Dry eye disease (DED) and other ocular surface diseases (OSD) are common conditions that can reduce visual function and quality of life. Commonly used ophthalmic preservatives can cause a toxic epitheliopathy that results in OSD. The treatment of these diseases is primarily through the use of palliative measures. Great opportunity exists to improve the quality of life of many patients by developing novel treatments. DED and OSD are associated with significant dysfunction of corneal epithelia and inflammatory changes on the ocular surface. Many of these changes are induced by hyperosmolarity, desiccation and inflammatory insults. Histatin is a family of peptides found primarily in saliva and is known to have significant wound healing and anti-infective properties. Little data exist on the mechanisms of action of histatin peptides, though some effects are thought to be mediated through as yet unknown receptors. We have found that these peptides can reduce inflammatory changes associated with exposures of toxic preservatives to the ocular surface and in experimental conditions that mimic DED. We have also found a potential novel ligand-receptor interaction for histatin peptides. Our long term objective is to develop a new class of DED and OSD therapeutics which are non-toxic and anti- inflammatory. Our central hypothesis is that histatin peptides can ameliorate the inflammatory effects of toxic and inflammatory insults to corneal epithelia in vitro and in vivo. We will utilize well vetted models of toxic epitheliopathy, hyperosmolarity and desiccation in order to show the efficacy of histatin peptides in treating OSDs. We will also undertake studies to find receptors for histatin peptide. The proposed research is innovative as it is the first study to investigate the use of histatin peptides in the treatment of DED and OSD. These studies are significant because they will advance the development of new therapeutics through the use of rigorous and well defined methods in clinically relevant translational models of disease and validate a novel receptor-ligand relationship.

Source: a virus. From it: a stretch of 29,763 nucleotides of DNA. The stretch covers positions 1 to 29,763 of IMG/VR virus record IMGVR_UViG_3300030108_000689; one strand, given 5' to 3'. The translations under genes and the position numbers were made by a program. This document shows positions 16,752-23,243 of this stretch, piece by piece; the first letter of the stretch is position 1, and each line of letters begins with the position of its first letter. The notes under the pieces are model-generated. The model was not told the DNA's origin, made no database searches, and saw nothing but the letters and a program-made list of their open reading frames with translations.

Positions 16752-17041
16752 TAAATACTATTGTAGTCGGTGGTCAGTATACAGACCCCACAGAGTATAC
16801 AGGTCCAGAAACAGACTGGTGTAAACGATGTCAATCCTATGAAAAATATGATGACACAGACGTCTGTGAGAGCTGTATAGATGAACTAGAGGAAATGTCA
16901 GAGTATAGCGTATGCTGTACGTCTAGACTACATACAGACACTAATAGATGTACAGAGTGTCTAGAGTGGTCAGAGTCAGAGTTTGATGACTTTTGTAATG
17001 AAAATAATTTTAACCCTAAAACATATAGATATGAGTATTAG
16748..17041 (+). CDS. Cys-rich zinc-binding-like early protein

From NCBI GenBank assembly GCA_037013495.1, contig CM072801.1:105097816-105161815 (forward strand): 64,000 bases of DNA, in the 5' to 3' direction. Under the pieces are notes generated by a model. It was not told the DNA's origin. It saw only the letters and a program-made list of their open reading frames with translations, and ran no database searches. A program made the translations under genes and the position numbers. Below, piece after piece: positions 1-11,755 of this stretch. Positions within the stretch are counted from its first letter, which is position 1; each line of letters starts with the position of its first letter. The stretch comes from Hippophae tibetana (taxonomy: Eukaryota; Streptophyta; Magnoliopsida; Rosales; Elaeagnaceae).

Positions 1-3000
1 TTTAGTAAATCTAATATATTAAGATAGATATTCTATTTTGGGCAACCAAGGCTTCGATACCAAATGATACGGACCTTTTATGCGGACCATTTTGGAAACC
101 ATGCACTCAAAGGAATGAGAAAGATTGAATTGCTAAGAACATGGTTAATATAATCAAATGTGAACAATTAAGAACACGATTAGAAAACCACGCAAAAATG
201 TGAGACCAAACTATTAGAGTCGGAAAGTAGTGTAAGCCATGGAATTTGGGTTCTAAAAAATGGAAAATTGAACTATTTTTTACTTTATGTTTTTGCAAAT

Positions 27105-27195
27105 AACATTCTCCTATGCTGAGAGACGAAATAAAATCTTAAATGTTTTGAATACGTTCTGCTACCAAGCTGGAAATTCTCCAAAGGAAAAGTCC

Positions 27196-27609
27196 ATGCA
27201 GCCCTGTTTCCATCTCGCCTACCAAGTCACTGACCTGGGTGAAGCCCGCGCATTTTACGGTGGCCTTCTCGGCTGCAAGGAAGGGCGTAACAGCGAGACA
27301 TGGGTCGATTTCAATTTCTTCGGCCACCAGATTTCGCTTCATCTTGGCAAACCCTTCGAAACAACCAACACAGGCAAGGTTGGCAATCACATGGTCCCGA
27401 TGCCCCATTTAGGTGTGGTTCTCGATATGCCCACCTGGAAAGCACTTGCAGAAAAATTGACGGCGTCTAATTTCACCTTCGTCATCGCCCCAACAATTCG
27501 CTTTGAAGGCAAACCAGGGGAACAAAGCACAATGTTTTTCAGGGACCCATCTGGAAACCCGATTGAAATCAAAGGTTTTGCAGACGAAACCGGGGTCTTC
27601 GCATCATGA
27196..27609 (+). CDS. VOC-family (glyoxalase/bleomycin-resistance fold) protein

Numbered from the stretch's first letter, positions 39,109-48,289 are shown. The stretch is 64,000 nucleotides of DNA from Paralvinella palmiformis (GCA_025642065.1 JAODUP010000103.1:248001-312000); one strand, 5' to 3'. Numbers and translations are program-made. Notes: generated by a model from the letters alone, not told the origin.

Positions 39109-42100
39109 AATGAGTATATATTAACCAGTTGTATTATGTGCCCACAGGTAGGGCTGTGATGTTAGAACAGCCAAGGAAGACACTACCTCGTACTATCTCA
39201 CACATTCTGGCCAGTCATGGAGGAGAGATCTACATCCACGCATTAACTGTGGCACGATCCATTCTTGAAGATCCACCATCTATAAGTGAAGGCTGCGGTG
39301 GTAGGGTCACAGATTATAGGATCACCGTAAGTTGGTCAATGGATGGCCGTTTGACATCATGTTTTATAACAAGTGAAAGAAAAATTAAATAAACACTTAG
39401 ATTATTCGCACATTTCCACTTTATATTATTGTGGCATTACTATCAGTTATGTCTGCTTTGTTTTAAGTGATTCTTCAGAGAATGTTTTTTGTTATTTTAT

Ocular surface diseases, inflammation and dry eye diseases are common problems that reduce quality of life and vision. This project aims to apply novel treatments to well established models of ocular surface inflammation, toxic epitheliopathy and dry eye disease. The results of these experiments will help develop future treatments for humans.